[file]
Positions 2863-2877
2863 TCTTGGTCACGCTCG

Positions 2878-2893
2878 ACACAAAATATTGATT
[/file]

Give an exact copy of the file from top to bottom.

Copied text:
Positions 2863-2877
2863 TCTTGGTCACGCTCG

Positions 2878-2893
2878 ACACAAAATATTGATT